From this point Rida’s life takes a horrifying turn. His story is a rough one and not necessarily appropriate for kids (or, for that matter, for grownups), but you should absolutely read the biography on his website. In a nation that has endured trauma after trauma, Rida’s trials are sadly all too familiar to his fans. On the other hand, so is his determination to survive so he can continue to sing.
Rida Al Abdullah’s home page: the guy sure knows how to make an entrance. And how to pick a scarf. (Find his biography here, though be aware it’s not for kids.) | Watch Rida perform on a TV show in front of a live studio audience full of people having a grand time | Watch a confident and captivating Al Abdullah sing “Ya Rab Aleik El Awad”
— Kadim Al Saher: “Habibati”
Kadim Al Saher is one of the best-selling singers and composers in the Arab world, and also one of the most hyperbolically nicknamed: according to his Wikipedia page, Kadim is known not only as the “Caesar of Arabic Song”, but the “Elvis of the Middle East”, “Iraq’s Diplomatic Ambassador to the world”, and “Iraq’s Ambassador for Peace.” During the 1991 Gulf War Kadim relocated to Jordan where his music career blossomed. (Note Rida Al Abdullah’s very different path to Jordan as alluded to above.) Kadim was careful throughout his time in Iraq to not run afoul of the ruling regime by talking politics. He has since gone on to become internationally respected artist, a committed musical humanitarian, and, also according to Wikipedia, since “he is not settled yet in one country and moves mainly between Cairo, Dubai, Beirut and Paris” apparently a very frequent flyer.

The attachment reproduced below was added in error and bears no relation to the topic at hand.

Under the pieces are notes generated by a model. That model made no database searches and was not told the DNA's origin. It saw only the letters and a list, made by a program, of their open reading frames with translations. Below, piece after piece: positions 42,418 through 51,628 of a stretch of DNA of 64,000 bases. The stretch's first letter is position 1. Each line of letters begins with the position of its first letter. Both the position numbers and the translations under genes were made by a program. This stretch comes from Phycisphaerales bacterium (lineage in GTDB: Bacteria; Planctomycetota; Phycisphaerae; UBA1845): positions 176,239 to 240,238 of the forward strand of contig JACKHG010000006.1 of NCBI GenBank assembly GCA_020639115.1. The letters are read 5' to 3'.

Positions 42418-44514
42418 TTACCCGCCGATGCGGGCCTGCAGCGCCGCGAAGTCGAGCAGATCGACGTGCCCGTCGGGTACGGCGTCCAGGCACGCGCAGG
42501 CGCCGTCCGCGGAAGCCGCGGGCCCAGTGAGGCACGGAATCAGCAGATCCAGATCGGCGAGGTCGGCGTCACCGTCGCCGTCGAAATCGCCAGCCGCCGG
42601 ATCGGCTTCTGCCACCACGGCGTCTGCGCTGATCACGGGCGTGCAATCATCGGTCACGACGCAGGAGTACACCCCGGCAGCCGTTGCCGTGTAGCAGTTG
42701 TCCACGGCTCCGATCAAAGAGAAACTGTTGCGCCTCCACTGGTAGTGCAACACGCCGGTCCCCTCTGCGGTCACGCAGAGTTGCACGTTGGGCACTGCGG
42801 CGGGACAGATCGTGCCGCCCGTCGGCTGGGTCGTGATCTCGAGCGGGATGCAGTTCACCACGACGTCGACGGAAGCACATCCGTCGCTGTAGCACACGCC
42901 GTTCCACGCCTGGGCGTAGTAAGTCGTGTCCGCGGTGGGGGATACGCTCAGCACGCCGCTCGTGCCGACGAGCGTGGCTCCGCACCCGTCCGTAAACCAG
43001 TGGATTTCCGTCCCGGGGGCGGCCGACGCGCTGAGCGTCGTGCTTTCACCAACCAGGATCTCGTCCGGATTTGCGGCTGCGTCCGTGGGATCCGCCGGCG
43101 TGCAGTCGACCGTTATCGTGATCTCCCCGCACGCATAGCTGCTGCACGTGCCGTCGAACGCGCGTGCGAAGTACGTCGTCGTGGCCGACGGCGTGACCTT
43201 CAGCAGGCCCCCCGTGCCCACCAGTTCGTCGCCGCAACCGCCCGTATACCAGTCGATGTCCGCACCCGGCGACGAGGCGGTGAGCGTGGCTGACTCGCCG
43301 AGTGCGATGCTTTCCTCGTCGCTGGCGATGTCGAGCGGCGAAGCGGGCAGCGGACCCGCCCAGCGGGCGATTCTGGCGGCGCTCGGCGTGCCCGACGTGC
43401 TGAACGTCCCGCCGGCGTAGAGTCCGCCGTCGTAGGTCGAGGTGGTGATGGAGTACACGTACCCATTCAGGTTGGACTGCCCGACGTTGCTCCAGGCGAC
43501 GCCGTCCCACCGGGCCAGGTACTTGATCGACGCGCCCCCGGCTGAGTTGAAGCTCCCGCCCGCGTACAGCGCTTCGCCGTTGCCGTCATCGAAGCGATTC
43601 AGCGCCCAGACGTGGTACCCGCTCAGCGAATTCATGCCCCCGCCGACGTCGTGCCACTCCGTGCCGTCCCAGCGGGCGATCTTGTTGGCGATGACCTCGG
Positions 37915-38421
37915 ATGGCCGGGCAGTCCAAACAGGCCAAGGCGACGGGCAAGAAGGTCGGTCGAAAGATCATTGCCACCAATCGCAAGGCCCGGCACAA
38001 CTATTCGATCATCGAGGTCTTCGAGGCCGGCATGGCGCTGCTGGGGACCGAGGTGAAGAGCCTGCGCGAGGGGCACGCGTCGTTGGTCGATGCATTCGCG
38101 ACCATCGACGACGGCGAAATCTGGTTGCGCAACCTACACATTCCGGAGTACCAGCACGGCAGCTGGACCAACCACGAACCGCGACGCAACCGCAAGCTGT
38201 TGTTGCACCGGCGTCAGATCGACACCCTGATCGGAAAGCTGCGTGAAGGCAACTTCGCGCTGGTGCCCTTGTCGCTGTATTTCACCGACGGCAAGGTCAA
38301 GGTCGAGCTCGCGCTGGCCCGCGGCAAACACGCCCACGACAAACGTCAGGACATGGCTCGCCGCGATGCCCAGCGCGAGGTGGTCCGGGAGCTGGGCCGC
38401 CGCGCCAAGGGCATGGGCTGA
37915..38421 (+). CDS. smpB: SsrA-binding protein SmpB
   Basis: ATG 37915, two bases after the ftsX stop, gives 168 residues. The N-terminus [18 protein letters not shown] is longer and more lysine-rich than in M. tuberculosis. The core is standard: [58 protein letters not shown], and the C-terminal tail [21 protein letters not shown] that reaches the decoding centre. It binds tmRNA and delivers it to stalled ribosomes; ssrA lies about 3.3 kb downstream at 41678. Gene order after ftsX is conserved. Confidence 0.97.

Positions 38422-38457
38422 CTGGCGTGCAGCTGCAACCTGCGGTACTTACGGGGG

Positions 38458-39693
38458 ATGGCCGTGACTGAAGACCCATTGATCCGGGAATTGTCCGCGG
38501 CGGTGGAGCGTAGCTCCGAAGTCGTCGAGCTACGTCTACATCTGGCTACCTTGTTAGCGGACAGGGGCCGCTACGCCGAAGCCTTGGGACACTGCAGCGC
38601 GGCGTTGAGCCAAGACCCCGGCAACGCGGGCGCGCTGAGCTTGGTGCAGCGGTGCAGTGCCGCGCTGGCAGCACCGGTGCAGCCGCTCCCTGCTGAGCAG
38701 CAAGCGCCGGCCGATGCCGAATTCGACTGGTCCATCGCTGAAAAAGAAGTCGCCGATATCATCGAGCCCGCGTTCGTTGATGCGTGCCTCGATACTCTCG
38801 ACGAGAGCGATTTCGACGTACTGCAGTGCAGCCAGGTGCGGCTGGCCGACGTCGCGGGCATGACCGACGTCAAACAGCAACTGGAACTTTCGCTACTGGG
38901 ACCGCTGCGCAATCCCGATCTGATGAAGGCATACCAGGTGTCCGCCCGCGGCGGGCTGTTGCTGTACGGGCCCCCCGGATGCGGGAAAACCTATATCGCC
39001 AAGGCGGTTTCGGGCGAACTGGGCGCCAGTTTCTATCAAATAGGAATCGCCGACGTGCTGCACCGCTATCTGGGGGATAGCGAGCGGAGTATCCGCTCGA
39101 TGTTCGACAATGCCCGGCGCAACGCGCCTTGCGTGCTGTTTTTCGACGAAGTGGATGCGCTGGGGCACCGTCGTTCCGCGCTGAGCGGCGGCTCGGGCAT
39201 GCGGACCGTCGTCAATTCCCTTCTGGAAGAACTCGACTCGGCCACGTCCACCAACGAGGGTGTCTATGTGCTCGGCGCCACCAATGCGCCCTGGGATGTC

Listen to almost every song Kadim has released at his page on Ahlasoot.com (and marvel at the consistency of his choice of subject for his album covers) | Watch a dapper
Kadim woo a woman and conquer a dozen examples of computer-generated nature in this video for “Habibati”